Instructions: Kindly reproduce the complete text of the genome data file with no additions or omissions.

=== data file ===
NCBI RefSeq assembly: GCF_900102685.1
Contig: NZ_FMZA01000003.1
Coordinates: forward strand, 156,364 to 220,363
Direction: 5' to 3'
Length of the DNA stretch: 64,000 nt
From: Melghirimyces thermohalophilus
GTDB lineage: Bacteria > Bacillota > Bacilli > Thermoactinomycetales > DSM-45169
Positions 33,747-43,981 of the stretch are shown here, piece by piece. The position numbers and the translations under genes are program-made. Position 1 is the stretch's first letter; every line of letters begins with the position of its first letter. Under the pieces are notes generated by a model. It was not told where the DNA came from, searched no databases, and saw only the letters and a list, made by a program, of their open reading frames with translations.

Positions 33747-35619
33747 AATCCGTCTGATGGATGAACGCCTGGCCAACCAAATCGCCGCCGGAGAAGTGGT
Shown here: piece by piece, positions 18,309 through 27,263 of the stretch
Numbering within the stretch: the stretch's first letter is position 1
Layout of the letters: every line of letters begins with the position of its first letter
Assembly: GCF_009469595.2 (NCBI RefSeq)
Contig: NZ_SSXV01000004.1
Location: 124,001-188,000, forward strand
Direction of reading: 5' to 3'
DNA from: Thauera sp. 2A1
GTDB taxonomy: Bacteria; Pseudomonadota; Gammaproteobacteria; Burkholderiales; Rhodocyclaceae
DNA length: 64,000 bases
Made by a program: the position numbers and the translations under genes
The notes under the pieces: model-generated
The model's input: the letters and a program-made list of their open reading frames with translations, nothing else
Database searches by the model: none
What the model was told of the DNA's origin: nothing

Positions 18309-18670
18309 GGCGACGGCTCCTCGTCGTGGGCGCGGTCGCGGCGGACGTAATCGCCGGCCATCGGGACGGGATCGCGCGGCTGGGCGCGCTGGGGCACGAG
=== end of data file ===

NCBI RefSeq assembly: GCF_900102685.1
Contig: NZ_FMZA01000003.1
Coordinates: forward strand, 156,364 to 220,363
Direction: 5' to 3'
Length of the DNA stretch: 64,000 nt
From: Melghirimyces thermohalophilus
GTDB lineage: Bacteria > Bacillota > Bacilli > Thermoactinomycetales > DSM-45169
Positions 33,747-43,981 of the stretch are shown here, piece by piece. The position numbers and the translations under genes are program-made. Position 1 is the stretch's first letter; every line of letters begins with the position of its first letter. Under the pieces are notes generated by a model. It was not told where the DNA came from, searched no databases, and saw only the letters and a list, made by a program, of their open reading frames with translations.

Positions 33747-35619
33747 AATCCGTCTGATGGATGAACGCCTGGCCAACCAAATCGCCGCCGGAGAAGTGGT
Shown here: piece by piece, positions 18,309 through 27,263 of the stretch
Numbering within the stretch: the stretch's first letter is position 1
Layout of the letters: every line of letters begins with the position of its first letter
Assembly: GCF_009469595.2 (NCBI RefSeq)
Contig: NZ_SSXV01000004.1
Location: 124,001-188,000, forward strand
Direction of reading: 5' to 3'
DNA from: Thauera sp. 2A1
GTDB taxonomy: Bacteria; Pseudomonadota; Gammaproteobacteria; Burkholderiales; Rhodocyclaceae
DNA length: 64,000 bases
Made by a program: the position numbers and the translations under genes
The notes under the pieces: model-generated
The model's input: the letters and a program-made list of their open reading frames with translations, nothing else
Database searches by the model: none
What the model was told of the DNA's origin: nothing

Positions 18309-18670
18309 GGCGACGGCTCCTCGTCGTGGGCGCGGTCGCGGCGGACGTAATCGCCGGCCATCGGGACGGGATCGCGCGGCTGGGCGCGCTGGGGCACGAG